Start up a business

“I want to disrupt the market and change the world we live in”

Exciting times

Starting up a business can be complex and the risk of failure is high. But it’s also incredibly exciting. You have the ability to run with your own idea, have creative free reign, be your own boss and make money whilst you’re at it. But how can you know if your idea will survive as a business? Unfortunately, you can’t and that’s part and parcel of being a startup. However, you can take steps to increase your chances of success.

It’s all down to you

If you adopt the right mindset, devise and implement a great strategy, respond to change and stay organised along the way, you’re already on the right track. There will be bumps along the road, but if you expect these and commit to being flexible with your idea then you’re setting yourself up for success.

No one is safe

Global development expert Patrick Forth has estimated that, by 2020, 75% of the Fortune 500 will be businesses we wouldn’t recognise today. Even the biggest household names are threatened by disruption.

What does it take to run a successful startup?

It’s going to be difficult to talk about what makes a successful startup without specifying what one actually is. Startups have traditionally been associated with smaller scale operations, yet size isn’t a startup’s defining feature.

We consider a startup to be any organisation with both of the following features:

  • High stakes. A startup has the potential to be highly lucrative and/or gain lots of traction.
  • Success is far from certain. A startup is a new business experimenting with something new: ideas, products, business models, new markets. Statistically, most startups fail as the market is incredibly volatile and competitive.

So, startups come in all shapes and sizes - there is no stereotypical entrepreneur!

Getting started

What does success take?

Your ideas need action. Just because startups don’t follow ‘traditional’ business models doesn’t mean they make it up as they go along. To succeed, you’ll still need structure and a strategy.

The startup mentality is deeply rooted in the concept of verifying your assumptions to gain validated learning. To continuously improve, you should build, test and change as you go along, as opposed to rigidly committing to a long-term plan. Adaptability will help to ensure your product remains innovative in a rapidly changing environment.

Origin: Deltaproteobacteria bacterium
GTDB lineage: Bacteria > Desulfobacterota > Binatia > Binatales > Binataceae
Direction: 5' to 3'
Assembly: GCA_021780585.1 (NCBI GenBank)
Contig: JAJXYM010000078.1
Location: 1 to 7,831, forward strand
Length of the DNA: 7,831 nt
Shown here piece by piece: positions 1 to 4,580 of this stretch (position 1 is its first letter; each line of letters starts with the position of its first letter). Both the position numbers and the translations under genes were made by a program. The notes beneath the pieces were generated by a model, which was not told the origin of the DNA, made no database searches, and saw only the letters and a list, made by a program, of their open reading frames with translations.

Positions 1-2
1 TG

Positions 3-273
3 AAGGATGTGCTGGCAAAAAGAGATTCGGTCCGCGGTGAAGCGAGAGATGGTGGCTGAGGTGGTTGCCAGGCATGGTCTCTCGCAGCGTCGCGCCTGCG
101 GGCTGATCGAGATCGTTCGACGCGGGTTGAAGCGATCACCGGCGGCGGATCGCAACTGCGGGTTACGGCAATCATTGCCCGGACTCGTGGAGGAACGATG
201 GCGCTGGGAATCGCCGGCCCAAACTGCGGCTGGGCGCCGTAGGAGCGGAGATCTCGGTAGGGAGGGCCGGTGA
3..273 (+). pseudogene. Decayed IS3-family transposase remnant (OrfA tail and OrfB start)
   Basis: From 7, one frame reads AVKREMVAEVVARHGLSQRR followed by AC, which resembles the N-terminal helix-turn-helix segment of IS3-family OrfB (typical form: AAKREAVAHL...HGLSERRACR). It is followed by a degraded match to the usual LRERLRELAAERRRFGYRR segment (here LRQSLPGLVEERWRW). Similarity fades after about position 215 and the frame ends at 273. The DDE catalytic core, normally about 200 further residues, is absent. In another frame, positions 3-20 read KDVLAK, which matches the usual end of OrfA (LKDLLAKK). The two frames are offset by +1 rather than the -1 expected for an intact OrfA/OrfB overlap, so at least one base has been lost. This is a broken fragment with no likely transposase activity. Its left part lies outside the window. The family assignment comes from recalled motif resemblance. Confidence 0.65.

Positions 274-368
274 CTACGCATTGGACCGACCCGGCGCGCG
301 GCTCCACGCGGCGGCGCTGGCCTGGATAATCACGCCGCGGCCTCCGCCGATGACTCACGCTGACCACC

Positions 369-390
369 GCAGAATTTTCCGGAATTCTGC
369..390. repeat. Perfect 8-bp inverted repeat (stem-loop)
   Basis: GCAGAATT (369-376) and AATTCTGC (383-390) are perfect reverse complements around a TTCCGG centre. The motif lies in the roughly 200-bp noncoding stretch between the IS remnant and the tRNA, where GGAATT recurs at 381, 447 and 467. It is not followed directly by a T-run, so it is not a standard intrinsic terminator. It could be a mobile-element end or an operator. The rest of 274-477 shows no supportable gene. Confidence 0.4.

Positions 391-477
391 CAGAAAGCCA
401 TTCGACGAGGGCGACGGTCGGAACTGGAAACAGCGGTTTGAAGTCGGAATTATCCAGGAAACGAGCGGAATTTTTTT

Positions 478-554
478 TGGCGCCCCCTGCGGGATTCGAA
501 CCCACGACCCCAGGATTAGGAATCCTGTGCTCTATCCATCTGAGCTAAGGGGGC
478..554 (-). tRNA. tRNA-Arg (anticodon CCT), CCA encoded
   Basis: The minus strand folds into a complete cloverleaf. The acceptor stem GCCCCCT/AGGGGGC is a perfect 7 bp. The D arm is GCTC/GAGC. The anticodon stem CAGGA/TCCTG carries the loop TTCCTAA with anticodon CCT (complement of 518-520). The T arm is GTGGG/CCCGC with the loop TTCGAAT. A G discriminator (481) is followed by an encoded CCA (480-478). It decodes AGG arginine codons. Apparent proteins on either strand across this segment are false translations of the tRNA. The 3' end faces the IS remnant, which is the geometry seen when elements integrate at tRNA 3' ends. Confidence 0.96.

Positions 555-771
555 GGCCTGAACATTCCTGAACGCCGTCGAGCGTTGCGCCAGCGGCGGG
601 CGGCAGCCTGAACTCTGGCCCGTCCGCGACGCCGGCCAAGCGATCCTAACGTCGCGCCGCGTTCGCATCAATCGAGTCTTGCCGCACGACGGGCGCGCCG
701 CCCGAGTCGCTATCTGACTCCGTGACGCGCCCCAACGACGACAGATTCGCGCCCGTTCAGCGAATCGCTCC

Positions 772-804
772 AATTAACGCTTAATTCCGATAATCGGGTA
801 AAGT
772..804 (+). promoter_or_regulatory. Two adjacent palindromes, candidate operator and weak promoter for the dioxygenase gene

The culture of failing fast lies at the heart of all startups; constant experimentation helps you quickly determine the things which don’t work. You should test your ideas and products with the end user from the very start, and rework them based on the feedback you collect. Behind almost every visionary entrepreneur is a stack of prototypes that didn’t quite make it. As Thomas Edison once said, ‘I have not failed. I’ve just found 10,000 ways that won’t work’.

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Our top tips

  • Be passionate. You will need enthusiasm and belief to overcome hurdles you’ll face.
  • Get connected. Entrepreneurs are often prepared to help each other out and collaborate. There are also lots of organisations, meetups and initiatives designed to match you up with the startup community and investors.
  • Keep organised. You are going to be very busy and staying organised is key.
  • Stay compliant. Don’t forget that there are rules and regulations governing almost everything you’ll do with your business.
  • Research your idea. Does your product actually solve a problem consumers have? What niche does it fill in the market?
  • Be prepared for hard work. It’s a competitive market - every day someone has a new idea and you’ll have to work hard to beat the competition. This will probably mean putting in a lot of hours into a project with no certainty. Are you prepared to do this?
  • Stay ambitious. Don’t shy away from that revolutionary concept - the best ideas might be for new products which users don’t yet realise they want or need.
  • Listen to your end user. Test your product from the beginning. Feedback will help you work out what you need to change to create something that will sell.
  • Be incredibly flexible. The market changes all the time and your customers may not be aligned to your idea. Adapt your strategy/product to ensure your product satisfies them.
  • Refine constantly. The slightest product or design change could put a customer off your product. Customers can be picky so test even the small changes.
  • Be comfortable with failure. If you can’t recognise and learn from failure, you’ll find this industry tough. See it as an opportunity for improvement rather than a setback.

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Our guides and templates are designed to help answer some of those early questions that you might have. However there’s no substitute for getting advice from someone who’s been there before.


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